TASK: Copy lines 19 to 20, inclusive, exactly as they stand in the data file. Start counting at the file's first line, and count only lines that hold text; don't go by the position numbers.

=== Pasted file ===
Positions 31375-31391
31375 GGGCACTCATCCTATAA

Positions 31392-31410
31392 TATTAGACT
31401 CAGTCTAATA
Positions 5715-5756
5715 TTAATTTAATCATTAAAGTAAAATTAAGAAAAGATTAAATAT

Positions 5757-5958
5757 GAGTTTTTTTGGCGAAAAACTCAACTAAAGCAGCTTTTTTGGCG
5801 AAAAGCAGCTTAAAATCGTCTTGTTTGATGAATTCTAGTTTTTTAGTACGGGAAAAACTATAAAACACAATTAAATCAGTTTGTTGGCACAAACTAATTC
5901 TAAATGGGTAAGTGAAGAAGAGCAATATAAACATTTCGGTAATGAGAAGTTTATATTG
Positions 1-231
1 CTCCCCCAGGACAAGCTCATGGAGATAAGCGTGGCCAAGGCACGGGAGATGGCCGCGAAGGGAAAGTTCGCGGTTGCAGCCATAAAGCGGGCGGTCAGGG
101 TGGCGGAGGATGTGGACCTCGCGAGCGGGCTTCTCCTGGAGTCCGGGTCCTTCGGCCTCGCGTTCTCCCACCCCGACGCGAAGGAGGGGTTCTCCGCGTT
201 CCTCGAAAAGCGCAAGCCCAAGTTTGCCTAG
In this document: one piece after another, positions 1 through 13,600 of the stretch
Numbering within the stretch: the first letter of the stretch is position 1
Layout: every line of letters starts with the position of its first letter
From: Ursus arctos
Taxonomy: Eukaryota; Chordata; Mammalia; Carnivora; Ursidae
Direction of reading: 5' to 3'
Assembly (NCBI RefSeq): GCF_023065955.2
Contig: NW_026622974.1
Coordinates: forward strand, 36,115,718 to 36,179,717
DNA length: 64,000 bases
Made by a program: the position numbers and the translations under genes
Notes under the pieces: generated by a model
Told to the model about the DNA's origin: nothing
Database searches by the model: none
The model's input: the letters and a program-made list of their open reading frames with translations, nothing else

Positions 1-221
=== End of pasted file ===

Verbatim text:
From: Ursus arctos
Taxonomy: Eukaryota; Chordata; Mammalia; Carnivora; Ursidae